Not just for cracksI’m a little biased, but nothing beats a high quality, elastomeric sheet membrane for speed, high performance and durability. Products comparable to ECB, Strataflex, SAM3 and Super SAM are comprised of an elastomeric adhesive base bonded to fabric with backing paper to protect the pressure-sensitive adhesive. In addition to bridging cracks, they expand the use of ceramic tile by converting an unsuitably cracked floor to a new suitable tile surface, relocating movement joints to accommodate tile patterns, protecting marble and hardwood floors from harmful moisture, accommodating movement from radiant heated floors, helping prevent mold growth on tile and grout and, with a little chemistry and resourcefulness, some can make a great waterproofing membrane. Here is a rundown on some other applications crack isolation membranes have moved into over the years.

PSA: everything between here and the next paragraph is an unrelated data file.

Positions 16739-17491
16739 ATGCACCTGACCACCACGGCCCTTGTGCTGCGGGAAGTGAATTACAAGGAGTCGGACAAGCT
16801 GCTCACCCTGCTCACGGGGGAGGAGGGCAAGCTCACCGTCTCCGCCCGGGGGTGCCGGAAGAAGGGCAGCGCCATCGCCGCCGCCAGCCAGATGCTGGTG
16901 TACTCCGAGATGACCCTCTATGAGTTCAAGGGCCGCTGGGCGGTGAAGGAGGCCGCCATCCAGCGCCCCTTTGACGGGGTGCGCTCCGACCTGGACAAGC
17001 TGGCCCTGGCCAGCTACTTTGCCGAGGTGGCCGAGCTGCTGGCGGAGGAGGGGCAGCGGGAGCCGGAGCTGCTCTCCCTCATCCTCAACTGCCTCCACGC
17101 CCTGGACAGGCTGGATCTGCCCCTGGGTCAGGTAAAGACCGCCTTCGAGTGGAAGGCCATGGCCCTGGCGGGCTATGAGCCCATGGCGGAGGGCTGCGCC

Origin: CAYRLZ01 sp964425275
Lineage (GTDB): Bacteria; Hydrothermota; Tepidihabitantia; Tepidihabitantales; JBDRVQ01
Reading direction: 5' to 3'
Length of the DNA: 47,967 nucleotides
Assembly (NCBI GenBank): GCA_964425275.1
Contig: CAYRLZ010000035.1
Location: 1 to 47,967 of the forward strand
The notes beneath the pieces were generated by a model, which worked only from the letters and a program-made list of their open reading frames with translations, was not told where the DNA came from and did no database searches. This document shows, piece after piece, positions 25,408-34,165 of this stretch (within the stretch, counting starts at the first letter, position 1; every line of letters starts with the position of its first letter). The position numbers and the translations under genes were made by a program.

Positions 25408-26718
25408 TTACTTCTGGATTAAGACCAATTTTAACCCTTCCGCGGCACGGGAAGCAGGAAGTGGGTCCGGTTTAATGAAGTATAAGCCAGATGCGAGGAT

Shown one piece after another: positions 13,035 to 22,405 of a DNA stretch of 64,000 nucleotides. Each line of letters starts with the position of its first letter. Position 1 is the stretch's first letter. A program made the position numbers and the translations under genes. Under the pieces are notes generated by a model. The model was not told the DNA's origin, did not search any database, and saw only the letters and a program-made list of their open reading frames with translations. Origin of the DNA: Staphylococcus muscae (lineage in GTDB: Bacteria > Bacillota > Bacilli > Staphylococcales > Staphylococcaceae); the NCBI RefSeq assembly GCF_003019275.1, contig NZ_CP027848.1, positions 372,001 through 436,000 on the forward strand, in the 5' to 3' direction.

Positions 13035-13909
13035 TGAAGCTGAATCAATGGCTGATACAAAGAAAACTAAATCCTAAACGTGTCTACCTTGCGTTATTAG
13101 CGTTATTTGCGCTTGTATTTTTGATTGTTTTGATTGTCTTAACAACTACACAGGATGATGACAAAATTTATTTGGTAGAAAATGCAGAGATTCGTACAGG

Waterproofing Membrane for Thinset ApplicationsBy adding a quality, impermeable binder, self-adhering crack isolation membranes can easily be converted to waterproof membranes utilizing a “double stick” lap joint. The advantage of these membranes is that they provide “the lowest profile, (elevation) of the tile installation when incorporating a waterproof membrane”. These products are great for exterior decks, shower pan liners, food courts in malls, restaurants, and bathrooms. Again I can’t stress enough the importance of meeting standards. In this case, when specifying a waterproofing membrane, you’ll want to ensure that the one you’ve selected meets ANSI A118.10 for load bearing, bonded, waterproof membranes.